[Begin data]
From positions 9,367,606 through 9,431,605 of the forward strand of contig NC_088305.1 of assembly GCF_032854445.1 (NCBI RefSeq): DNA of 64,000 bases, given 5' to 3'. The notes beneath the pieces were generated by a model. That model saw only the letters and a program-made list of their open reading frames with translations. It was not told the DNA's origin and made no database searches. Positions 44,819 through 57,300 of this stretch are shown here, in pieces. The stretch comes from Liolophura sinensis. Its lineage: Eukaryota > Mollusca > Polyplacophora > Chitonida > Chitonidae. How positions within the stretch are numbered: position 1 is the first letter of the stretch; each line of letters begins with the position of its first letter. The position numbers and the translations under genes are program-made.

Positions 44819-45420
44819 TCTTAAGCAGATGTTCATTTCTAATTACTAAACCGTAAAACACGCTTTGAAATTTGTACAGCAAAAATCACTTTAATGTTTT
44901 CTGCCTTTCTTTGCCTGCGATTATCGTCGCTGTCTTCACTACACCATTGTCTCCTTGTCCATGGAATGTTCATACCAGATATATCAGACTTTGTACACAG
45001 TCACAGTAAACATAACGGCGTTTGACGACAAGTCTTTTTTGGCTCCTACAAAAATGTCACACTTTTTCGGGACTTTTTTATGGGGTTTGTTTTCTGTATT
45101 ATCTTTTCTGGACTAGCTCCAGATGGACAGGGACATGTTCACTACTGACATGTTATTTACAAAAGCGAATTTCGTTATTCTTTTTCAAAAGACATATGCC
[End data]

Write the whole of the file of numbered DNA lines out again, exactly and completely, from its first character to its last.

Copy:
From positions 9,367,606 through 9,431,605 of the forward strand of contig NC_088305.1 of assembly GCF_032854445.1 (NCBI RefSeq): DNA of 64,000 bases, given 5' to 3'. The notes beneath the pieces were generated by a model. That model saw only the letters and a program-made list of their open reading frames with translations. It was not told the DNA's origin and made no database searches. Positions 44,819 through 57,300 of this stretch are shown here, in pieces. The stretch comes from Liolophura sinensis. Its lineage: Eukaryota > Mollusca > Polyplacophora > Chitonida > Chitonidae. How positions within the stretch are numbered: position 1 is the first letter of the stretch; each line of letters begins with the position of its first letter. The position numbers and the translations under genes are program-made.

Positions 44819-45420
44819 TCTTAAGCAGATGTTCATTTCTAATTACTAAACCGTAAAACACGCTTTGAAATTTGTACAGCAAAAATCACTTTAATGTTTT
44901 CTGCCTTTCTTTGCCTGCGATTATCGTCGCTGTCTTCACTACACCATTGTCTCCTTGTCCATGGAATGTTCATACCAGATATATCAGACTTTGTACACAG
45001 TCACAGTAAACATAACGGCGTTTGACGACAAGTCTTTTTTGGCTCCTACAAAAATGTCACACTTTTTCGGGACTTTTTTATGGGGTTTGTTTTCTGTATT
45101 ATCTTTTCTGGACTAGCTCCAGATGGACAGGGACATGTTCACTACTGACATGTTATTTACAAAAGCGAATTTCGTTATTCTTTTTCAAAAGACATATGCC